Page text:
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Imagine watching a film where the sound track is impossible to make out properly.  You can’t follow the plot or appreciate the film, however hard you try.  If all sound tracks are like that, you probably give up going to the cinema, however much you used to love it.

That’s what it can be like to be a filmgoer with hearing loss.  Unless, of course, the film has subtitles!

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But how do you know which films have subtitles – or any other technology, which can bring you back into the cinema?

Edinburgh’s Subtitle and Captions Club may be the answer for you. 

A collaboration between the bodies concerned with making better provision and access to the arts and education for those with a hearing loss – Hearing Link, Artlink, WHEC (Wester Hailes Education Centre)  and Edinburgh’s Filmhouse –  have created the Subtitle and Captions Club, which has become part of the Edinburgh City’s Adult Education programme.

Films to be shared are selected from the list of subtitled movies the Filmhouse offer, which can mean that each month there will be a film, or perhaps two, on offer to all members at different times in the week. People who join get notified by email or via text or phone calls to let them know which films have been selected.

The time the club meets depends on when the subtitled films are shown, so meetings are not at a set time every month.

Somebody from WHEC or from Hearing Link meets people in the Filmhouse foyer, (everyone having bought their own ticket in advance) and then all sit together in the cinema. Afterwards people have the option of sitting together in the Guild Room or if it’s quiet, in the Filmhouse Bar to discuss the film and maybe choose the next one!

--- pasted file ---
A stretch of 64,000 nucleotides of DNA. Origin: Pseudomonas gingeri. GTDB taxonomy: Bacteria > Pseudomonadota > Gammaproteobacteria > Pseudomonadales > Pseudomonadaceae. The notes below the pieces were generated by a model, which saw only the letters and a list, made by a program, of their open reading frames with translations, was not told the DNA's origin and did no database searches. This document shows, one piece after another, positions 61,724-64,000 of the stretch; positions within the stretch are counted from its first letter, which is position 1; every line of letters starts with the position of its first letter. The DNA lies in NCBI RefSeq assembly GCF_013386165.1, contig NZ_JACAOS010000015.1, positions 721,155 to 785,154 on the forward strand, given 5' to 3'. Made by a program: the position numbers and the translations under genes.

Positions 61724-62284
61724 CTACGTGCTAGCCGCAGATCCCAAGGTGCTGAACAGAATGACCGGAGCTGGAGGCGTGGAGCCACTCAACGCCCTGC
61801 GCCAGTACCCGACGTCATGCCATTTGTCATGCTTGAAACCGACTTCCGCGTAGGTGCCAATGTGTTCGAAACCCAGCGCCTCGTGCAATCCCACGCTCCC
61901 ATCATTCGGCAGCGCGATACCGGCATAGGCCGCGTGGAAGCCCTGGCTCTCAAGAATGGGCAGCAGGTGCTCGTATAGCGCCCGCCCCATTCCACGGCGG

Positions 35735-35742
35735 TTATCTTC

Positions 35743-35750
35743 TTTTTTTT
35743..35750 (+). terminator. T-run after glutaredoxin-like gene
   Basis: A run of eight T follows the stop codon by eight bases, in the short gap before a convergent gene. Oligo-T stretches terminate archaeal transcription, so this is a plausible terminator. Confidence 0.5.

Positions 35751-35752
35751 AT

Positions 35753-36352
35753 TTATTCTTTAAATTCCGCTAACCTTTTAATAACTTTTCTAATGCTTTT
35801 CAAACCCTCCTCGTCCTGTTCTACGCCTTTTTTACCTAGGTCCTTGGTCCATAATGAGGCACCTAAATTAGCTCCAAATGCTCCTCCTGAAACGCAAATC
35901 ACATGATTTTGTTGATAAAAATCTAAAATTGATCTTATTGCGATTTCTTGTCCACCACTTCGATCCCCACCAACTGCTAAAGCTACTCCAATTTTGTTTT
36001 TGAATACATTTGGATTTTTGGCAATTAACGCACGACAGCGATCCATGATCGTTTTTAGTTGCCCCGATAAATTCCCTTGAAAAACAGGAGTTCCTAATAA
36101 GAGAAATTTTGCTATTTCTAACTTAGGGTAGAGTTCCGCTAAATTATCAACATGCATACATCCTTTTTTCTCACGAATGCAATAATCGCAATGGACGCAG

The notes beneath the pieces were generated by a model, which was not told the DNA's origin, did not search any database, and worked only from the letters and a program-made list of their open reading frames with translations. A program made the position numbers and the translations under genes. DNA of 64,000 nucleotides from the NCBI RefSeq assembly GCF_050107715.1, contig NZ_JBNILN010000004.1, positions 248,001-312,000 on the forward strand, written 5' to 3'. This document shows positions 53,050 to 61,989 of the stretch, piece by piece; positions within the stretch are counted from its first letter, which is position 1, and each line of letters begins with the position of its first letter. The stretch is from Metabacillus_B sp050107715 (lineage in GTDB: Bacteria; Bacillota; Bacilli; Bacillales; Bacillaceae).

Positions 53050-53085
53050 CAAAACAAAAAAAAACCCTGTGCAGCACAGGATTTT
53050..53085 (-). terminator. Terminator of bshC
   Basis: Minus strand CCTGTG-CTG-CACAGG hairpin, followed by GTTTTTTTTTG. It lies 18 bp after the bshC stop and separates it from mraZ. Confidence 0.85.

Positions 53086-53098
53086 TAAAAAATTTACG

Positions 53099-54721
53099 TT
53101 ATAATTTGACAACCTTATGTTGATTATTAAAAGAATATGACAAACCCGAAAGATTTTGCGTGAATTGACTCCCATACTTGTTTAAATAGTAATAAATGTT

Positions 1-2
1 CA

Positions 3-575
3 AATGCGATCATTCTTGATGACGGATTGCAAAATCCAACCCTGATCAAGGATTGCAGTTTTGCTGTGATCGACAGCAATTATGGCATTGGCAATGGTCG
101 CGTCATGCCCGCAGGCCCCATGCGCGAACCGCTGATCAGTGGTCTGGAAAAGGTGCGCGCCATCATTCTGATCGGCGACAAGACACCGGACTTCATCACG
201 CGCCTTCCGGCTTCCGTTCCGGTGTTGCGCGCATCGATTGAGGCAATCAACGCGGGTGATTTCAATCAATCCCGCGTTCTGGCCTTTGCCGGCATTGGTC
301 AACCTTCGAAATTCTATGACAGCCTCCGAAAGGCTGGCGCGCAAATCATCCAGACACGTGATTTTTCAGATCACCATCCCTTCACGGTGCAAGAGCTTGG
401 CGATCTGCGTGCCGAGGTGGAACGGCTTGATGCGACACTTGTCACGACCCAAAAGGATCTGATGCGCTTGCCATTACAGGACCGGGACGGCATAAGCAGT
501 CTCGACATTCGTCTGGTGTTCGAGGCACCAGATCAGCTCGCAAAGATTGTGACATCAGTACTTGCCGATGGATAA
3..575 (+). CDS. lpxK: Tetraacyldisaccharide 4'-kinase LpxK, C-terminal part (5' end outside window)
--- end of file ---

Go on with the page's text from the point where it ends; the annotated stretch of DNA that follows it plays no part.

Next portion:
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Ann Thallon, Beryl Homan and Maddi Kent all members of the Subtitles and Captions Club and volunteers with Hearing Link deciding what film to watch at The Filmhouse

 

One member said:  ‘You know sometimes I would go to a film without subtitles and I would end up with a different story line altogether than my husband who doesn’t have a hearing loss! It can be quite embarrassing and so I stopped bothering to go. This Subtitle and Caption club has made a difference- when I go I can be sure I will understand the same plot as everyone else! We also get a quiet corner to discuss the film and chat with others and find out what else is going on. ‘

Whilst the club is aimed at people with hearing loss, members are welcome to take a hearing partner along with them if they wish.

Yvonne Smith, Cinema Manager at Filmhouse has worked closely with Hearing Link, Artlink and WHEC to improve their hearing access systems for all. She has also helped the group understand more about the equipment they have to borrow and to try them out with helpful, friendly staff support. Filmhouse offers a choice of infra-red and induction loop hearing technology, with audio description tracks included where available and a variety of captioned screenings programmed every month.

You can find out more about the Club on their website.

The cost for a term is £4.50 for those who are fully retired and £2.25 for those who qualify for concessions. For those in employment it is £9.00.

Under the umbrella of Adult Education, some provision has been made to enable people with a hearing  loss to access other adult classes based in the Wester Hailes Education Centre. Staff actively encourage adult tutors to ensure learners hear well in their sessions, with or without ‘comfort contego’ equipment.

For more information contact Beryl Homan 0131 621 8316 Beryl.Homan@whec.edin.sch.uk

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Hearing Link is a UK charity for people who have developed any level of hearing loss and their family and friends. It provides information and support and puts them in contact with others who have similar experiences. It aims to give people the knowledge, skills, confidence and contacts so they can more easily manage the practical and emotional challenges that hearing loss brings. For more information please visit www.hearinglink.org/hearing-link-scotland or contact the Edinburgh office on 0131 447 9420..